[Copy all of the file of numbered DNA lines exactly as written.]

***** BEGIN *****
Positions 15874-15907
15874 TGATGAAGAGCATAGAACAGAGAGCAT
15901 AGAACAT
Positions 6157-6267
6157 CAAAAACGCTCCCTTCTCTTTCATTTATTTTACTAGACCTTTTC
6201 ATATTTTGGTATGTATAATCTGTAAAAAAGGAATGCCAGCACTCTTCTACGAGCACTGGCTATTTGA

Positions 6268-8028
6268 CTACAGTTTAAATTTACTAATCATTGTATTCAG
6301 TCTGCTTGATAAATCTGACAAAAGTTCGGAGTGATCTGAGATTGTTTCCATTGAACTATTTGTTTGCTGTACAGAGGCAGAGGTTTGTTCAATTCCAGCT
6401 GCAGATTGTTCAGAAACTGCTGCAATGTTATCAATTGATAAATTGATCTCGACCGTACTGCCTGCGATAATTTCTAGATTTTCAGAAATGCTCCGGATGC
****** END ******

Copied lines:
Positions 15874-15907
15874 TGATGAAGAGCATAGAACAGAGAGCAT
15901 AGAACAT
Positions 6157-6267
6157 CAAAAACGCTCCCTTCTCTTTCATTTATTTTACTAGACCTTTTC
6201 ATATTTTGGTATGTATAATCTGTAAAAAAGGAATGCCAGCACTCTTCTACGAGCACTGGCTATTTGA

Positions 6268-8028
6268 CTACAGTTTAAATTTACTAATCATTGTATTCAG
6301 TCTGCTTGATAAATCTGACAAAAGTTCGGAGTGATCTGAGATTGTTTCCATTGAACTATTTGTTTGCTGTACAGAGGCAGAGGTTTGTTCAATTCCAGCT
6401 GCAGATTGTTCAGAAACTGCTGCAATGTTATCAATTGATAAATTGATCTCGACCGTACTGCCTGCGATAATTTCTAGATTTTCAGAAATGCTCCGGATGC